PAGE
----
Day number three was opened by Matt Heafy and Trivium on the main stage, and the chaos around it. The inflow of crowd surfers during their show was the highest until that moment at Copenhell. Trivium delivered a high-quality performance as they always do. Matt is an amazing performer, he has this ease in getting connected with the audience, so even those not familiar with Trivium were able to enjoy the performance.
After a faster introduction of the day, it was time for something softer to go on the Hades stage, it was time for the British djent group Tesseract. With Daniel Tompkins on vocals, Tesseract played a totally different setlist than during their latest headline tour — which was mostly built around their last record ‘Sober’. Tesseract’s performance started with a big part of ‘Concealing Fate’ and finished with ‘Juno’. The highlight of the performance was Daniel Tompkins’ first attempt to jump into the crowd, which ended up with an unplugged wireless microphone, after which Danny quickly returned to stage laughing on his failed attempt.
The next show on the Helviti stage was the only Danish show performance on the main stage at Copenhell 2019 – the hard rock band Pretty Maids. The band still has many fans and not only in Denmark, which was clearly visible by assessing the number of fans gathered in front of the stage. Pretty Maids did not disappoint, they entertained the audience with all of their hits including ‘We Came to Rock’, ‘Future World’ and ‘Love Games’. May√be the guys are getting older, but they have proved they still got rock in their blood.
Bæst, another Danish band, much heavier than Pretty Maids, was for me one of the most anticipated performances of Friday. Mostly because I have had the bad luck of missing their previous shows in the area. The performance was simply crazy. The vocalist Simon Olsen behaves as if he just drunk a six pack of red bull and tries to transmits his energy into the crowd. This show kept the security guys busy, as the army of crowd surfers started to arrive in the front of the stage pit. I was not disappointed with my first meeting with Bæst and I will be sure to catch their next show.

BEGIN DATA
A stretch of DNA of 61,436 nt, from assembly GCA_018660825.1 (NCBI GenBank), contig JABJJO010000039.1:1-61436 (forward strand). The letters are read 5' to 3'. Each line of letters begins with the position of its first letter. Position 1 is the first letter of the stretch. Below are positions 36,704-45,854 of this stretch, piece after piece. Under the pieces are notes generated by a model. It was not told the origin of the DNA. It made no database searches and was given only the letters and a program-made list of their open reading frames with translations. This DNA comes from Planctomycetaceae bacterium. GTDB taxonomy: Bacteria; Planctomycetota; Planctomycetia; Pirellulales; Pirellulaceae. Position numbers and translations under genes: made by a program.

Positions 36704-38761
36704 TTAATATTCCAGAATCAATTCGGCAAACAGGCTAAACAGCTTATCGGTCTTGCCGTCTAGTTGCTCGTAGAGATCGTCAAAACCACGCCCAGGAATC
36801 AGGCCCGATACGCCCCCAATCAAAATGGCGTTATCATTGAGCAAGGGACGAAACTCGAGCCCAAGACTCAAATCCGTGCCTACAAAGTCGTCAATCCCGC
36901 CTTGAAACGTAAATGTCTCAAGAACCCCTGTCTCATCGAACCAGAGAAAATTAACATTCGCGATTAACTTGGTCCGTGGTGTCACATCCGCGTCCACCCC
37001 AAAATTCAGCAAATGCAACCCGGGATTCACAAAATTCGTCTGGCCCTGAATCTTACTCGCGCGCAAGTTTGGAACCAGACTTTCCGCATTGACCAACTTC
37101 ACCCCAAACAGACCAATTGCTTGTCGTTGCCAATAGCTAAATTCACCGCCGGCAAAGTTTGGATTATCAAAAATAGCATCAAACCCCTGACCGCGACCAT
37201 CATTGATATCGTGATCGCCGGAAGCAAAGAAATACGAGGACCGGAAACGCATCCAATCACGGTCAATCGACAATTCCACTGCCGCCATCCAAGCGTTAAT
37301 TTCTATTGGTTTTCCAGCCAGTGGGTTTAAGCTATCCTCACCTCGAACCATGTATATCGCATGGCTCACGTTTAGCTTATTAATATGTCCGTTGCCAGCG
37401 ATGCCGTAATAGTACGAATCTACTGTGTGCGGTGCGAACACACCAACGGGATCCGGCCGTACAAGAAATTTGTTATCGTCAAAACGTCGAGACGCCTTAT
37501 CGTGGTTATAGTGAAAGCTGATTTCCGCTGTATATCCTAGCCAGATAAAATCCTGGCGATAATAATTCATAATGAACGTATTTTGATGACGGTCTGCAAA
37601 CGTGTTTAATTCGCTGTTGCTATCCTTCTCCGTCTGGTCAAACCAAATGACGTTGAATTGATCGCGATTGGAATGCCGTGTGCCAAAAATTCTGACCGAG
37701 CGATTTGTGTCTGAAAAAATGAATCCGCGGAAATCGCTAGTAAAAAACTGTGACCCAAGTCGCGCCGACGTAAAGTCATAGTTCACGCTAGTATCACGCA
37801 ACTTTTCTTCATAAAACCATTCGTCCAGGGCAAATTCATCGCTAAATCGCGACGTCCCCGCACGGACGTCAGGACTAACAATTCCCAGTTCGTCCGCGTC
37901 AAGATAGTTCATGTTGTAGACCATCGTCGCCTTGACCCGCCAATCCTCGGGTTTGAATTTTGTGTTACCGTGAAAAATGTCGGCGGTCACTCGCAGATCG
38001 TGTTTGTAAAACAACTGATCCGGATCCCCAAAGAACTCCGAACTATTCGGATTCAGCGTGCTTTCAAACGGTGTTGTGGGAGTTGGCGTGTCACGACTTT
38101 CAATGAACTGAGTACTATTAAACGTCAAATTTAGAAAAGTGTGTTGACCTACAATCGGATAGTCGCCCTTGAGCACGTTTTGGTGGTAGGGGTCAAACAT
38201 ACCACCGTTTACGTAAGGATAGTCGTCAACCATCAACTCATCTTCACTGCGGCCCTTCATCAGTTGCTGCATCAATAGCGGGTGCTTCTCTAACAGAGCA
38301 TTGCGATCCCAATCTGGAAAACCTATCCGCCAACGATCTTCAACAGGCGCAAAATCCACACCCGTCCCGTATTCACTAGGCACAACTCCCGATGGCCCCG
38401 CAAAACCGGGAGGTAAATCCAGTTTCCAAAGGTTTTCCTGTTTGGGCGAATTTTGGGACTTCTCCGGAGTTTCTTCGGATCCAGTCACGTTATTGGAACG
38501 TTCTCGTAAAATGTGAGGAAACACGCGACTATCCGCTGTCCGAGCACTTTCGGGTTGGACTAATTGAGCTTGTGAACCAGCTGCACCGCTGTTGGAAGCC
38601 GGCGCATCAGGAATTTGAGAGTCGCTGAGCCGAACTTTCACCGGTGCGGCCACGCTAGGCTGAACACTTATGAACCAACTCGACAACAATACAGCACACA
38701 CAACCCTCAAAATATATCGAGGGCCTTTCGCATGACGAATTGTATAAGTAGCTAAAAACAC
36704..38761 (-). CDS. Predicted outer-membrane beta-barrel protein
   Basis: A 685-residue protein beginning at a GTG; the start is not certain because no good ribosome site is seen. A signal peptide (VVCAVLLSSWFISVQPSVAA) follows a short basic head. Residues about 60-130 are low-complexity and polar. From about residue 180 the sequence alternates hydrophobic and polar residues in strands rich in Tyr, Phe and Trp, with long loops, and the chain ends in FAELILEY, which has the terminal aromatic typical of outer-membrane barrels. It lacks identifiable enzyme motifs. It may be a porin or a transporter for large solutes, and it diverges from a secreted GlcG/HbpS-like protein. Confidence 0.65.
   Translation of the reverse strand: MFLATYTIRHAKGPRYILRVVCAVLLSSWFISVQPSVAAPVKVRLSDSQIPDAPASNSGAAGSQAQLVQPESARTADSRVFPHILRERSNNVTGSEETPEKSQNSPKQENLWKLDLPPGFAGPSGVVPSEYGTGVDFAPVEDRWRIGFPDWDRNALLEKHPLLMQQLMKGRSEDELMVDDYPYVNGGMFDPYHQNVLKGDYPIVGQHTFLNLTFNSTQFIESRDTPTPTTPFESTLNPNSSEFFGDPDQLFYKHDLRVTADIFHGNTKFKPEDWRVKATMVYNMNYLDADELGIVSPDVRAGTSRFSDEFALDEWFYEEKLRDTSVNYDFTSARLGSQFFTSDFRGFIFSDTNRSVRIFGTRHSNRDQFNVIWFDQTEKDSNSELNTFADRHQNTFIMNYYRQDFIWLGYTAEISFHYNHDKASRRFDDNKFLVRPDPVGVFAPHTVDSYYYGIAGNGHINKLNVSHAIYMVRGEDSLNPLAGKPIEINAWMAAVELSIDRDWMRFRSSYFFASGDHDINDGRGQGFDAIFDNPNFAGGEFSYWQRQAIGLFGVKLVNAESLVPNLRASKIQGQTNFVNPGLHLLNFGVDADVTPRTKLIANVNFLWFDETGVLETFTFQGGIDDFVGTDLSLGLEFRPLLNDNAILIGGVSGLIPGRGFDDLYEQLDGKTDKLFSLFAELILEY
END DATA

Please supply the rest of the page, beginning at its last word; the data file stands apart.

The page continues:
Alien Weaponry was something exotic I just had to see. Coming from New Zealand, the band started the show with the haka dance and a lot of references to the Maori culture, including sections of the lyrics that are sung in Maori language. The young guys’ performance was an interesting experience, and it was obvious that the band members were enjoying the show as much as the fans.
One of the first headliners of Friday was Lamb of God, led by Randy Blythe. The band nailed this show, delivering one of the best performances of the day. ‘Uncle’ Randy was executing his usual routines, jumping, kicking, and screaming. The stage was still soaked in the sun, which took out a bit out of the dark power that usually accompanies this type of performance, but Randy and company couldn’t care less. They started with ‘Omerta’, and the audience went into total craziness when Blythe introduced the next song, ‘Walk With Me in Hell’. The circle pit was for sure the biggest one of Copenhell 2019. I think for many metalheads there, Lamb of God show was the highlight of the day. Before leaving the stage, Lamb of God ‘s vocalist invited all the fans to join the show of his friends from Clutch on the stage located right from the Helviti.
Clutch was the next in the schedule and I need to mention, it was my number two band of the entire Copenhell 2019 following Tool. Neil Fallon and company started with ‘Ghoul Wrangler’ with a lot of fuzz and pantomimic expressions of the crazy lyrics done by Neil. And this was the best party you could receive. Quickly after that, Clutch played another great track: ‘Noble Savage.’ The biggest surprise was delivered in the final section of the set, where the band introduced a special guest. This was none other than Randy Blythe of Lamb of God. The audience went crazy seeing their idol again. This time without extensive jumping, Randy performed one of the oldest Clutch songs presented this evening ‘Passive Restrain’. The whole show closed with ‘Gimme the Keys’, and one could witness only smiling fans moving back to the main stage for the main course of the day.